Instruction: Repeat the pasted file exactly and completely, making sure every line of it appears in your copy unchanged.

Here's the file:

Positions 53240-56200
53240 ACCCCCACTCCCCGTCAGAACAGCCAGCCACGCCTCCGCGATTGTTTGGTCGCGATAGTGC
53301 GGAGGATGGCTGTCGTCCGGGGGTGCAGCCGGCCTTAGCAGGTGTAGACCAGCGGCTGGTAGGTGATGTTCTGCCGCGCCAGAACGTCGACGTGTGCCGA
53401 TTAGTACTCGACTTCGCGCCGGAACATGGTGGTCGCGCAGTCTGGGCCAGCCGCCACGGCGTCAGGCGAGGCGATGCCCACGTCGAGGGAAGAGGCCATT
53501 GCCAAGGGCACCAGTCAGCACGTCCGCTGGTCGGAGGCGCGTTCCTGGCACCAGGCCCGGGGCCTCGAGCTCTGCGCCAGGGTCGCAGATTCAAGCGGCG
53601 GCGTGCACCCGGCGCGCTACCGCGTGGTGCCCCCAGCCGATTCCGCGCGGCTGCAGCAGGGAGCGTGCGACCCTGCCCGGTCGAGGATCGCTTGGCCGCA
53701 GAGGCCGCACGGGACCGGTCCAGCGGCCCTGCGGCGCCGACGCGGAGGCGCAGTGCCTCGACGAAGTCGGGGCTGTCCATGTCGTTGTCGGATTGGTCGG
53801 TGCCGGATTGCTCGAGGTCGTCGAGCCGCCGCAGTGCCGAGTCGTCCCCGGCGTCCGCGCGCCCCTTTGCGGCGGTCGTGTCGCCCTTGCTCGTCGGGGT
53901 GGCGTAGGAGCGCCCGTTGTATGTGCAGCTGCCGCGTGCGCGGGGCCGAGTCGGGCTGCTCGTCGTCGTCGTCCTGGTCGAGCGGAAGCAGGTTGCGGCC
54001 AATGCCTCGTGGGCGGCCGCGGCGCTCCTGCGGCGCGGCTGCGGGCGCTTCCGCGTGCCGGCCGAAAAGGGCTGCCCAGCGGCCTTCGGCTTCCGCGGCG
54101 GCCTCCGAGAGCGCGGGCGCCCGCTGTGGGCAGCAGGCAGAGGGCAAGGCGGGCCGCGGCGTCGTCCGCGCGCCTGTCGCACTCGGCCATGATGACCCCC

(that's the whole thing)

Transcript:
Positions 53240-56200
53240 ACCCCCACTCCCCGTCAGAACAGCCAGCCACGCCTCCGCGATTGTTTGGTCGCGATAGTGC
53301 GGAGGATGGCTGTCGTCCGGGGGTGCAGCCGGCCTTAGCAGGTGTAGACCAGCGGCTGGTAGGTGATGTTCTGCCGCGCCAGAACGTCGACGTGTGCCGA
53401 TTAGTACTCGACTTCGCGCCGGAACATGGTGGTCGCGCAGTCTGGGCCAGCCGCCACGGCGTCAGGCGAGGCGATGCCCACGTCGAGGGAAGAGGCCATT
53501 GCCAAGGGCACCAGTCAGCACGTCCGCTGGTCGGAGGCGCGTTCCTGGCACCAGGCCCGGGGCCTCGAGCTCTGCGCCAGGGTCGCAGATTCAAGCGGCG
53601 GCGTGCACCCGGCGCGCTACCGCGTGGTGCCCCCAGCCGATTCCGCGCGGCTGCAGCAGGGAGCGTGCGACCCTGCCCGGTCGAGGATCGCTTGGCCGCA
53701 GAGGCCGCACGGGACCGGTCCAGCGGCCCTGCGGCGCCGACGCGGAGGCGCAGTGCCTCGACGAAGTCGGGGCTGTCCATGTCGTTGTCGGATTGGTCGG
53801 TGCCGGATTGCTCGAGGTCGTCGAGCCGCCGCAGTGCCGAGTCGTCCCCGGCGTCCGCGCGCCCCTTTGCGGCGGTCGTGTCGCCCTTGCTCGTCGGGGT
53901 GGCGTAGGAGCGCCCGTTGTATGTGCAGCTGCCGCGTGCGCGGGGCCGAGTCGGGCTGCTCGTCGTCGTCGTCCTGGTCGAGCGGAAGCAGGTTGCGGCC
54001 AATGCCTCGTGGGCGGCCGCGGCGCTCCTGCGGCGCGGCTGCGGGCGCTTCCGCGTGCCGGCCGAAAAGGGCTGCCCAGCGGCCTTCGGCTTCCGCGGCG
54101 GCCTCCGAGAGCGCGGGCGCCCGCTGTGGGCAGCAGGCAGAGGGCAAGGCGGGCCGCGGCGTCGTCCGCGCGCCTGTCGCACTCGGCCATGATGACCCCC